Sen. John McCain's speech to a Latino group Saturday was interrupted by hecklers. Photo credit: AP.
WASHINGTON (CNN) - John McCain has been taking most weekends off since effectively securing the Republican nomination, but the Arizona senator has a busy weekend, including a speech to a Latino conference where he was heckled several times.
McCain spent the morning speaking at the annual conference of NALEO, National Association of Latino Elected and Appointed Officials. Sen. Barack Obama is scheduled to speak at the event after McCain.
Three hecklers from the anti-war group, Code Pink, disrupted McCain's speech at separate times and were later escorted from the room.
According to the group, Phoenix resident Liz Hourican, holding a camera aimed at the candidate, stood up when McCain said "I represent Arizona..."
Watch: McCain gets heckled
"John you do represent Arizona! And we want a peace candidate!," she yelled. "We want a peace candidate! Peace takes courage!"
McCain, laughing off the disruption, joked, "that's a long trip out," adding: "I'm sure you've seen the polls out now about trust and confidence in our government, and the one thing the American people want us to stop doing is yelling at each other."
Five minutes later, two more female protesters jumped up, yelling loudly.
"Your silence is consent to war crimes! War criminal!" one said. Another heckler carried a pink banner that read "McCain=Guerra" — or "McCain=War."
WASHINGTON (CNN) - Sen. Barack Obama plans to visit Europe and the Middle East this summer, his campaign announced Saturday morning.
The senator from Illinois and presumptive Democratic presidential nominee will visit France, Germany, Israel, Jordan and Britain, his campaign says.
"This trip will be an important opportunity for me to assess the situation in countries that are critical to American national security, and to consult with some of our closest friends and allies about the common challenges we face," said Obama, in a statement released by his campaign.
"This will be an important opportunity to have an exchange of views with leaders in these countries about these and other issues that are critical to American national security - and global security - in the 21st century," he added.
Obama also intends to visit Iraq and Afghanistan this summer, he said in a phone interview with Radio Iowa. His campaign said no details would be announced in order to maintain "the highest levels of security."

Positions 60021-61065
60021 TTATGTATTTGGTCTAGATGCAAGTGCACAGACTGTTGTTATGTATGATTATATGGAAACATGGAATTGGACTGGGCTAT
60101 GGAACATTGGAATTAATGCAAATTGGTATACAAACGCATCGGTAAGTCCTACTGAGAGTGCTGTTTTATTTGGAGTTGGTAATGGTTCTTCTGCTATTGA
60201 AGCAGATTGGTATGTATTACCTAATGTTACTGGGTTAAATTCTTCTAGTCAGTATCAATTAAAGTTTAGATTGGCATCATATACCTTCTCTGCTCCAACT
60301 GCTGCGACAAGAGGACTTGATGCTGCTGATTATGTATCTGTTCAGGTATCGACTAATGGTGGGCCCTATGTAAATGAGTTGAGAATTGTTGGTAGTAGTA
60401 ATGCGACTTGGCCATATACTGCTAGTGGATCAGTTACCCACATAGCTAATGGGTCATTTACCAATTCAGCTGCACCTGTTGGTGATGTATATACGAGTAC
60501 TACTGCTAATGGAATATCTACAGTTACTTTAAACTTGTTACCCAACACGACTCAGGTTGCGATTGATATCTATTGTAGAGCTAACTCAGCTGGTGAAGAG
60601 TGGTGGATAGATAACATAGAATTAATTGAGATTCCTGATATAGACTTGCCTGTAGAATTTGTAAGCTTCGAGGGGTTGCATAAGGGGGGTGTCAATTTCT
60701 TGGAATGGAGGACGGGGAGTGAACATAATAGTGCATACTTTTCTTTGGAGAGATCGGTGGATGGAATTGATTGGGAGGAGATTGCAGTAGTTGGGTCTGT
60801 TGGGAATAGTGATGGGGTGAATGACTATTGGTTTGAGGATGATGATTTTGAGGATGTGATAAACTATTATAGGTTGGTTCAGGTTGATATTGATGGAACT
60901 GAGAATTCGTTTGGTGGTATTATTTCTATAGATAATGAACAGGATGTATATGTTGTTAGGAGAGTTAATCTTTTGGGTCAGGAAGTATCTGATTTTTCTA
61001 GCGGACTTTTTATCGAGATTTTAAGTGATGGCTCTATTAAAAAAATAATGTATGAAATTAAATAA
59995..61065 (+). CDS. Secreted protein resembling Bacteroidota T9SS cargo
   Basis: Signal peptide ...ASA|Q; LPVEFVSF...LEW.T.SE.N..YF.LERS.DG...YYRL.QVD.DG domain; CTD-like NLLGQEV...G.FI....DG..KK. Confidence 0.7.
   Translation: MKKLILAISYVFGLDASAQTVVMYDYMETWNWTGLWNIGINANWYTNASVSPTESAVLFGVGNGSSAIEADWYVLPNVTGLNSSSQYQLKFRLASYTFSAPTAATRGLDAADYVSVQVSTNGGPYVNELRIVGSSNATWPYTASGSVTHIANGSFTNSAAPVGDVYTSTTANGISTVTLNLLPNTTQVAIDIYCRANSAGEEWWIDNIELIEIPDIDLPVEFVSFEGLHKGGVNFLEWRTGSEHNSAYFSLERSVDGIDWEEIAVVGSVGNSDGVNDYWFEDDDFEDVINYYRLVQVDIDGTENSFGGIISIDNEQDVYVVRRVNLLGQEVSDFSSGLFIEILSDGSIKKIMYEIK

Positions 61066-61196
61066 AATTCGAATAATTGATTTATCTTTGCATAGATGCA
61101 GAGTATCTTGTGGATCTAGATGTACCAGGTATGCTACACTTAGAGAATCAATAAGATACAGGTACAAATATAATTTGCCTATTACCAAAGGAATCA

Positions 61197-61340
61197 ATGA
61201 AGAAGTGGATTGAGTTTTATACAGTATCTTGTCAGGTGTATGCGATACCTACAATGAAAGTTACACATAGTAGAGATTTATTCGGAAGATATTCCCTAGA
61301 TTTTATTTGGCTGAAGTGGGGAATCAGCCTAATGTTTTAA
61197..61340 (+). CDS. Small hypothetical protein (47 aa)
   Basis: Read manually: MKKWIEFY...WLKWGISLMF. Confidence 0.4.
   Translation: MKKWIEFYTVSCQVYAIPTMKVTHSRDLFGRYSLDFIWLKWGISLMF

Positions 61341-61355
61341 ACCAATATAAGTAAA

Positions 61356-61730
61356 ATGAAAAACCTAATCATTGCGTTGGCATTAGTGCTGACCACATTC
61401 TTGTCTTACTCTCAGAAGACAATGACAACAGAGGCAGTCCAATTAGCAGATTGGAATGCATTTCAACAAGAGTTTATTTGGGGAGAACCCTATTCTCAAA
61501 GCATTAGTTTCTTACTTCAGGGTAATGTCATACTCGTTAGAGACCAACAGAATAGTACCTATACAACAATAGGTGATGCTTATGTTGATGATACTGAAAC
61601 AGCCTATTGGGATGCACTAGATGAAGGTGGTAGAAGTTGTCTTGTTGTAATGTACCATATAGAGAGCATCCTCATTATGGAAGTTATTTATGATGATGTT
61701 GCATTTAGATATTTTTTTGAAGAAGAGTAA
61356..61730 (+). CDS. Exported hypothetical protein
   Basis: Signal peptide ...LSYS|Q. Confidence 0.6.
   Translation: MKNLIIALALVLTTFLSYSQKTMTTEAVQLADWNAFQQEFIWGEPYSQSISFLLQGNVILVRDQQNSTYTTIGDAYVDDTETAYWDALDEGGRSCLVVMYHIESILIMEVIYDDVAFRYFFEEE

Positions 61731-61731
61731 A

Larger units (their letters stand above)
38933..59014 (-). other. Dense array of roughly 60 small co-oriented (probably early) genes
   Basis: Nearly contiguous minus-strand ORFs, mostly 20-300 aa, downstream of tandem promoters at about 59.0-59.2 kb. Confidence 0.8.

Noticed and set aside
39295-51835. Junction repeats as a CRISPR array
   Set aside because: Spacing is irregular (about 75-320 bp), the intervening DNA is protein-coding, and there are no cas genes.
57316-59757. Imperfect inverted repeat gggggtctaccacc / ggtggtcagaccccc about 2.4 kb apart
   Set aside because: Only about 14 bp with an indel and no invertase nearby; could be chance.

But, he told Radio Iowa, "In Iraq, my goal is to talk to the Iraqi leadership about making political progress so that we can start phasing down our troops in Iraq, and obviously I want to congratulate the troops for the extraordinary work they've done in reducing violence there."
And, "in Afghanistan the situation, unfortunately, has not been improving," Obama told Radio Iowa. "On many measures, things have been getting a little bit worse so the key is to talk to our commanders on the ground and find out, what do we need to do to strengthen our efforts there? Our troops have performed magnificently, but we don't probably have enough troops there, and we've got to do a better job on the reconstruction side to build the infrastructure that's needed in that country to consolidate long-term gains."
WASHINGTON (CNN) - Presumptive Democratic nominee Barack Obama made a private, last-minute stop at Walter Reed Army Medical Center Saturday morning where he presumably visited with wounded veterans, though campaign aides both on and off site would not confirm, and a press pool was not allowed in the facility.
While the Illinois senator was inside, Obama's campaign simultaneously announced he would be making trips to both the Middle East and to Europe shortly this summer.
WASHINGTON (CNN) - Sen. John McCain is aiming to persuade Sen. Hillary Clinton supporters to forget about party unity and side with him instead during a campaign stop in the swing state of Ohio.
At first glance at a General Motors auto plant in Lordstown, Ohio, on Friday, McCain's push for fuel-efficient cars was not just about the cars, it was about the workers - blue-collar voters.
They are the kind of voters who Clinton won in the Democratic primary and who McCain wants badly.
"The brunt of this incredible increase in oil is being borne by the lowest-income Americans. And that's not fair," McCain said.
In fact, Clinton came to the same plant before she beat Obama in Ohio, with the same message McCain is using against him now: empty words.
"Speeches don't fill up your tank or fill your prescription or do anything about that stack of bills that keeps you up at night," Clinton said in February.
On Friday, McCain told the audience that he thinks "we are able to attract some of Sen. Clinton's supporters, not so much because of any reason that they think that I may serve America best."
McCain advisers say that if they have any chance at winning battleground states like Ohio and Pennsylvania, they need to lure Clinton supporters.
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